Why you need Taster Articles

Taster Articles are a new strategy that I have developed for clients who sell content online.

The entire purpose of a “Taster Article”, is to bring potential new members to your website and using a mix of links, call to actions, and technology (e.g. sign up forms) convince them to eventually pay for your service.

Taster Articles sit at the very top of the sales funnel and this, depending on the individual, may be an extremely tall sales funnel indeed. So, it pays to be patient and very, very consistent!

Here's how it's done

Taster Articles are short, think 150 word, articles that are hidden on your blog.

They are hidden for two reasons:

  1. You do not want to clutter up / water down your paid content.
  2. Paying members, browsing the blog, will see all of this free content and question why they're paying for it.

Therefore, Taster Articles can only be found on Social Media Platforms when shared by yourself.

When to do a Taster Article

Often, I see clients write short posts on their Facebook pages that lead to other peoples websites. This is okay for the other persons website, but not so good for yours. With just a little more work, your post could have easily been a Taster Article on your own blog.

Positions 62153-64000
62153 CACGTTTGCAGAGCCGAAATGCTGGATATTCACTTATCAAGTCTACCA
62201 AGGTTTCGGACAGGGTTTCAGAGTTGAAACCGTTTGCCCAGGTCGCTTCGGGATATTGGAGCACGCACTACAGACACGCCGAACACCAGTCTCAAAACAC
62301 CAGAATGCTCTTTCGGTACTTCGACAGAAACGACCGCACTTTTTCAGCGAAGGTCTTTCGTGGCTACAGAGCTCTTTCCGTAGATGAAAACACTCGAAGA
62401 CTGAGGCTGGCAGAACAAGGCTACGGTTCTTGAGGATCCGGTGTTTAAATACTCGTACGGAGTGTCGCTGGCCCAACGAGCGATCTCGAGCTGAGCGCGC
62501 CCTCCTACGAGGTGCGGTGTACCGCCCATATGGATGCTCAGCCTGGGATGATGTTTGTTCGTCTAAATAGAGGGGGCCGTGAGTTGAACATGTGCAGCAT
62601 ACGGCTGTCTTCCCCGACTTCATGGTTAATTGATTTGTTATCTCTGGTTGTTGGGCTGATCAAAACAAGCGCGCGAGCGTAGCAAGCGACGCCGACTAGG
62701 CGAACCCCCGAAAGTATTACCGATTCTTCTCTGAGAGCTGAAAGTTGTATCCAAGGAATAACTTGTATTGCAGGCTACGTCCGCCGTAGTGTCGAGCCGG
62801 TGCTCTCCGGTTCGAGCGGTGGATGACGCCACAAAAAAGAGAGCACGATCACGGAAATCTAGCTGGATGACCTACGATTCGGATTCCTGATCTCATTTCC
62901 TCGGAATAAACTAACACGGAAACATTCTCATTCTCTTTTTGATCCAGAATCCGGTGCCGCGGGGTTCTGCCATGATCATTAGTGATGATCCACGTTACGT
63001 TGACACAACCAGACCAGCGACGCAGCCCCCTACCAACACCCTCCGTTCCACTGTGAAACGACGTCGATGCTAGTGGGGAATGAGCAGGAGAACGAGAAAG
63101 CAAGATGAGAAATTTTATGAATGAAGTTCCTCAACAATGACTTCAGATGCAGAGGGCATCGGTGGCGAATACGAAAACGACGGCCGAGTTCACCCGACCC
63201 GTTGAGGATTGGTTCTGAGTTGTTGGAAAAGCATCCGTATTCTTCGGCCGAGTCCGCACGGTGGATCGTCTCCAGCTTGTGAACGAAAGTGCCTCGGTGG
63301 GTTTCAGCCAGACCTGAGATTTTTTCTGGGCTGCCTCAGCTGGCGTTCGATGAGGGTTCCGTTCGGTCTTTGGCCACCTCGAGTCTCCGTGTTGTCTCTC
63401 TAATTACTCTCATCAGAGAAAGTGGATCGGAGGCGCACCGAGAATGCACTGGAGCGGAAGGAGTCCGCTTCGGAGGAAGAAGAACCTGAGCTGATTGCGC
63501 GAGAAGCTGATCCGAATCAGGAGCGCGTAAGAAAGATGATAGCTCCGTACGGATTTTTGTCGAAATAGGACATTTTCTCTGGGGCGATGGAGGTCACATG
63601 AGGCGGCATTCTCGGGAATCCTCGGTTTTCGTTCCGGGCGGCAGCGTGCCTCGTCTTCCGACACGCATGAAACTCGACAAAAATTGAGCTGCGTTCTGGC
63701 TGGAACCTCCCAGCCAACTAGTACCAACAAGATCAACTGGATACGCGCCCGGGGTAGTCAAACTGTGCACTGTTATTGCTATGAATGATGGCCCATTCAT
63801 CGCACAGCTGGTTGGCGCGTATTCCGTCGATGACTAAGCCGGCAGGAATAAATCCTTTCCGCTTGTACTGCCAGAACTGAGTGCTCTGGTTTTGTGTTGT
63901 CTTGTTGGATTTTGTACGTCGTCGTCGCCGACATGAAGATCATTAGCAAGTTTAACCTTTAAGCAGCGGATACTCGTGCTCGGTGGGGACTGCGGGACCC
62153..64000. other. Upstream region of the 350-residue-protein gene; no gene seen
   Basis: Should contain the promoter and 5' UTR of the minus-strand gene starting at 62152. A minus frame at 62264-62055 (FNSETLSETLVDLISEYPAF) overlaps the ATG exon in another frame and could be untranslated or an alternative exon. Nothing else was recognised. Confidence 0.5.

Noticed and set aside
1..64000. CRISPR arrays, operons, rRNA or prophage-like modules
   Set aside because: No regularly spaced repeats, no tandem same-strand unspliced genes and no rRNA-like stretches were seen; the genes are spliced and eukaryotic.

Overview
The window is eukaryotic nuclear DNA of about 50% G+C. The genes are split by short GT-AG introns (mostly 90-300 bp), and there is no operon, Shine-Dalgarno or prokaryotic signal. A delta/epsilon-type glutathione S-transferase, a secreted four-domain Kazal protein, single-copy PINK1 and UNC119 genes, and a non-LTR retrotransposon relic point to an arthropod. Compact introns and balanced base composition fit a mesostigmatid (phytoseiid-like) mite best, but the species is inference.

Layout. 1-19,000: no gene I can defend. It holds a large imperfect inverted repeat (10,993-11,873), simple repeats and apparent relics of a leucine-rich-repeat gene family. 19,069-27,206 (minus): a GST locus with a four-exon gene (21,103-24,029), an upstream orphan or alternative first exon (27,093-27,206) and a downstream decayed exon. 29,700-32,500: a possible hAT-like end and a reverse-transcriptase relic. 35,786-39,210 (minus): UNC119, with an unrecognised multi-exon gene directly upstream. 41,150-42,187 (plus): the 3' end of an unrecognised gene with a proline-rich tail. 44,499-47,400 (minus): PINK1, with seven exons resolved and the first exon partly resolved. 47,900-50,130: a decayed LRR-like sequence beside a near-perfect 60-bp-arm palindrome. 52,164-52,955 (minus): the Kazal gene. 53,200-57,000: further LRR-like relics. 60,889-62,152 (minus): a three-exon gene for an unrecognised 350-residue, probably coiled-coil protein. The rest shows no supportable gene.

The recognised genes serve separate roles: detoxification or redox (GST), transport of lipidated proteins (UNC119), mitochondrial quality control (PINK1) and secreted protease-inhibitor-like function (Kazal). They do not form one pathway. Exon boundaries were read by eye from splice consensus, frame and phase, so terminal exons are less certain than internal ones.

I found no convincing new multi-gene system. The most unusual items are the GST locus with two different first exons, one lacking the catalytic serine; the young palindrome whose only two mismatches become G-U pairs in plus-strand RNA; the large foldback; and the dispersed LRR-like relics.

Instead of sharing a link on Facebook or Twitter etc., to the other persons website, you share a link to your own Taster Article (on your website) and it is that, which contains the link to the other persons website. 

Anatomy of a Taster Article

As previously stated, a Taster Article is about 150 words only. Think 15 – 30 mins of effort MAXIMUM.

  • You want a good, relevant title
  • A short lead paragraph or a long lead sentence – In a heading format (typically H2)
  • An introduction. This is simply the text that you would've put on Facebook.
  • The link to the other persons website.
  • And, very importantly, your own comments to wrap up.
  • Then a list of 3 articles on your on website that you think are “applicable”.
  • Finally, a request to join your website with a link to the join page.

Also, you will need an image. Often you can simply use theirs.

Is it fair?

You don't need to question whether or not this is fair to the other person.

This is actually better for your business and better for theirs too. Any link from your website to theirs is seen by Google as a “recommendation”, which will naturally improve their SEO. Facebook, on the other hand, does not pass on this recommendation.

To finish up, here is an example of a taster article that I made entirely from a clients own Facebook post.

Philip Bretherton
Master Web Developer

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